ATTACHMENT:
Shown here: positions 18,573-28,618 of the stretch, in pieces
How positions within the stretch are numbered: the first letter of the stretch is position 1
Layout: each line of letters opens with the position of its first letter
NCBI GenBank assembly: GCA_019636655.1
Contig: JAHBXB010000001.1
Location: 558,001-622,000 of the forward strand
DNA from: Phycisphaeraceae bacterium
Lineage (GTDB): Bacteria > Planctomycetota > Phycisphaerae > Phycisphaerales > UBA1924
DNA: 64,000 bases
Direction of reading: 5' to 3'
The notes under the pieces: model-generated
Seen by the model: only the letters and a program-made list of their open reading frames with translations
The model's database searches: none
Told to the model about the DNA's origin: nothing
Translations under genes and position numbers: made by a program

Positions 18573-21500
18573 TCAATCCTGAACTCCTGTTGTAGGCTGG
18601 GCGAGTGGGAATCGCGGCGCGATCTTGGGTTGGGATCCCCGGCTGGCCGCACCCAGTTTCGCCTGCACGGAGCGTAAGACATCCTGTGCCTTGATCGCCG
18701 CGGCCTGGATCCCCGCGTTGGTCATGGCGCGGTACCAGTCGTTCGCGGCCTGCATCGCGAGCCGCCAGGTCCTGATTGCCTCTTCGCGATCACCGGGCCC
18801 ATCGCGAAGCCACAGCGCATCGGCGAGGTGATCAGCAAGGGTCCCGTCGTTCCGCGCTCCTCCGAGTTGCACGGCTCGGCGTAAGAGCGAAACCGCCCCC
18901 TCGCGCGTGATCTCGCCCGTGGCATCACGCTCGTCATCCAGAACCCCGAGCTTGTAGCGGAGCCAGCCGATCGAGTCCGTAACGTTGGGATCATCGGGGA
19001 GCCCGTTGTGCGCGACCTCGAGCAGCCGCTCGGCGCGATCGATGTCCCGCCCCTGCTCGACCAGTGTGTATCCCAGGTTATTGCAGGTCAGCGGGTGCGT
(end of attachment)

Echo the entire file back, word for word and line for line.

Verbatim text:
Shown here: positions 18,573-28,618 of the stretch, in pieces
How positions within the stretch are numbered: the first letter of the stretch is position 1
Layout: each line of letters opens with the position of its first letter
NCBI GenBank assembly: GCA_019636655.1
Contig: JAHBXB010000001.1
Location: 558,001-622,000 of the forward strand
DNA from: Phycisphaeraceae bacterium
Lineage (GTDB): Bacteria > Planctomycetota > Phycisphaerae > Phycisphaerales > UBA1924
DNA: 64,000 bases
Direction of reading: 5' to 3'
The notes under the pieces: model-generated
Seen by the model: only the letters and a program-made list of their open reading frames with translations
The model's database searches: none
Told to the model about the DNA's origin: nothing
Translations under genes and position numbers: made by a program

Positions 18573-21500
18573 TCAATCCTGAACTCCTGTTGTAGGCTGG
18601 GCGAGTGGGAATCGCGGCGCGATCTTGGGTTGGGATCCCCGGCTGGCCGCACCCAGTTTCGCCTGCACGGAGCGTAAGACATCCTGTGCCTTGATCGCCG
18701 CGGCCTGGATCCCCGCGTTGGTCATGGCGCGGTACCAGTCGTTCGCGGCCTGCATCGCGAGCCGCCAGGTCCTGATTGCCTCTTCGCGATCACCGGGCCC
18801 ATCGCGAAGCCACAGCGCATCGGCGAGGTGATCAGCAAGGGTCCCGTCGTTCCGCGCTCCTCCGAGTTGCACGGCTCGGCGTAAGAGCGAAACCGCCCCC
18901 TCGCGCGTGATCTCGCCCGTGGCATCACGCTCGTCATCCAGAACCCCGAGCTTGTAGCGGAGCCAGCCGATCGAGTCCGTAACGTTGGGATCATCGGGGA
19001 GCCCGTTGTGCGCGACCTCGAGCAGCCGCTCGGCGCGATCGATGTCCCGCCCCTGCTCGACCAGTGTGTATCCCAGGTTATTGCAGGTCAGCGGGTGCGT